- Chief executive tells education minister Kevin Yeung to ‘seriously follow up’ on any educators who are arrested
- Lam expresses concern over number of students detained over past six months
A teacher and six students who were among 12 people arrested on weapons offences were still in police custody on Tuesday, as Hong Kong's embattled leader told the city's education minister to "seriously follow up" on any educators arrested during anti-government protests.
Speaking before attending an Executive Council meeting on Tuesday, Chief Executive Carrie Lam Cheng Yuet-ngor also urged schools to stop their students from taking part in "illegal activities".
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She also expressed concern over the arrest of 2,393 students " about 40 per cent of the more than 6,000 people taken into custody during six months of social unrest.
Lam said those arrested included pupils from more than 300 secondary schools.
"Violence entering into school campus poses safety concerns for schools, parents and students," she said. "I have requested the Secretary for Education (Kevin Yeung Yun-hung) to seriously follow up on the teachers who are arrested."
She called on all schools to stop students from taking part in unlawful protests, and ask them to distance themselves from violent scenes as requested in a letter from Yeung on November 21.
In the early hours of Monday, police arrested 10 men and two women at a car park in Tin Ping Estate in Sheung Shui, and seized home-made weapons including tubes with studs in them, and cans of petrol. The suspects were aged between 14 and 39, and included a teacher and six students, although a police source said the teacher and students were not from the same schools.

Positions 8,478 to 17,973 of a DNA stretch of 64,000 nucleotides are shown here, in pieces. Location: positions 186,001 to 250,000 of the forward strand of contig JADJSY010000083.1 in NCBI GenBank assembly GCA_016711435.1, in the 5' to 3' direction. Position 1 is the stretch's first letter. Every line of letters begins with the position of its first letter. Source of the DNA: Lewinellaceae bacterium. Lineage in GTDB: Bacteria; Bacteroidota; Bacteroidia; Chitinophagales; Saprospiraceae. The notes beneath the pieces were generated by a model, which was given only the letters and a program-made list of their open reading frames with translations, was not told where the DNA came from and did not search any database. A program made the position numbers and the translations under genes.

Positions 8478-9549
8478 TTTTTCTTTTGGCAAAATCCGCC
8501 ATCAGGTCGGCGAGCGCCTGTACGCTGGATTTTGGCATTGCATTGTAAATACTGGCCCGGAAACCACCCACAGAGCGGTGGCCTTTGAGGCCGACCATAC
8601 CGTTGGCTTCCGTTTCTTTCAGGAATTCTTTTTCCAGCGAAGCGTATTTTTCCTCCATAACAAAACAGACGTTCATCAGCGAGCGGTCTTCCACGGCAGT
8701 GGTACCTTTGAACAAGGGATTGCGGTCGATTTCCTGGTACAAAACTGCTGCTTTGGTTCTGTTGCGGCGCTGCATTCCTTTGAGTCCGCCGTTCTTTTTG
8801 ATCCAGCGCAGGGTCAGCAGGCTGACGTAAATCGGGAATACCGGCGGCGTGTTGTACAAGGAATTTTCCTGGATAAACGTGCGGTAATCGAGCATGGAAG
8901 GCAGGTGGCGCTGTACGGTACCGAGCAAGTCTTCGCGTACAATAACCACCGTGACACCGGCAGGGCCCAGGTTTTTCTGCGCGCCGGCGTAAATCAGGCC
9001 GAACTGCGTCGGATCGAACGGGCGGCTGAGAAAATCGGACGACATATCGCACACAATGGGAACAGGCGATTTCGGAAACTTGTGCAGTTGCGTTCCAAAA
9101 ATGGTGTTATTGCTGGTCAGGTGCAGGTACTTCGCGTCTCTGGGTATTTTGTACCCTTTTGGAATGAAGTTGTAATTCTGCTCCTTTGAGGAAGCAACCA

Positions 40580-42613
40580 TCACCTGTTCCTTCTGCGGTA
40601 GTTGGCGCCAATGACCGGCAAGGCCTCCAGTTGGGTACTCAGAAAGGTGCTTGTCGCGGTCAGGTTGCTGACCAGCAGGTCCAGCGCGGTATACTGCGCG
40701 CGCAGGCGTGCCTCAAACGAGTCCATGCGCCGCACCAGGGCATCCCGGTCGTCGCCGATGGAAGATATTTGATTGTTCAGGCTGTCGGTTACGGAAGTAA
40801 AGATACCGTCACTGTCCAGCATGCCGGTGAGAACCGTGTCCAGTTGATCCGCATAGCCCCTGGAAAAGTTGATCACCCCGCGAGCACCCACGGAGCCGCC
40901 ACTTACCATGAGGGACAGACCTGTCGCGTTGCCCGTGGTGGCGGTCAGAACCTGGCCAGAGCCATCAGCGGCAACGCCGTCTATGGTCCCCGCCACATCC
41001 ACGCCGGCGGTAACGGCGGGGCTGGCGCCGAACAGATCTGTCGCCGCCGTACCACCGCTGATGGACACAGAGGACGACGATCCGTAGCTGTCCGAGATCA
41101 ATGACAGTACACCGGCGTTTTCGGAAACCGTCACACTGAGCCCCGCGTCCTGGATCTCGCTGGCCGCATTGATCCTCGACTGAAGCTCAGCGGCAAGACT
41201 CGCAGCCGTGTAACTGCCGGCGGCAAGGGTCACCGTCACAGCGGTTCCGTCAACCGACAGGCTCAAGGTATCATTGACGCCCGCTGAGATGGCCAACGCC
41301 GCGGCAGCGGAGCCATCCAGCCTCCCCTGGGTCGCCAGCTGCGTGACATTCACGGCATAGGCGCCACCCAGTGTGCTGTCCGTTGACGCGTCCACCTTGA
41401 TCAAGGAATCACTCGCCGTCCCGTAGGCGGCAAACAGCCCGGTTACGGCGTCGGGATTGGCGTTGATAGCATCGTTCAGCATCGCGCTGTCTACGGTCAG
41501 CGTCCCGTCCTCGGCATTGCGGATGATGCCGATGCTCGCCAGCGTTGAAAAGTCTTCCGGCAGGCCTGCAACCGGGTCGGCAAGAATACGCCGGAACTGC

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Officers believe the suspects gathered at the car park, and planned to set up roadblocks as part of the citywide strike that had been called for later that morning.
Those arrested were taken into custody on suspicion of unlawful assembly and possession of instruments fit for unlawful purpose.
As of 1pm on Tuesday, they were still being held for questioning and none had been charged.
Speaking at a police briefing on Monday, Chief Superintendent Kenneth Kwok Ka-chuen said officers were alarmed by the presence of a teacher among those they arrested.
"Teachers are supposed to nurture young talents and groom them into future leaders," he said. "They certainly should make a clear stance against violence, and do all they can to prevent students from continuing with these destructive acts, instead of leading them to do so."
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As of Monday, police had arrested 6,022 people aged from 11 to 84 since June, when the social unrest sparked by opposition to the now-withdrawn extradition bill began. Of those, 956 people have been prosecuted.
Yesterday five Hong Kong men, who allegedly planned to station a gunman at a strategic site ahead of last Sunday's anti-government march and "slaughter" police officers along the protest route, appeared in court.
The defendants were charged at Eastern Court on Monday were among 11 suspects arrested a day earlier, in what police described as the first protest-related case where a gun had been seized.
During the violent protests, police have fired nearly 16,000 rounds of tear gas, more than 10,000 rubber bullets, about 2,000 beanbag rounds and more than 1,850 sponge-tipped rounds. Two protesters have also been shot with live rounds.
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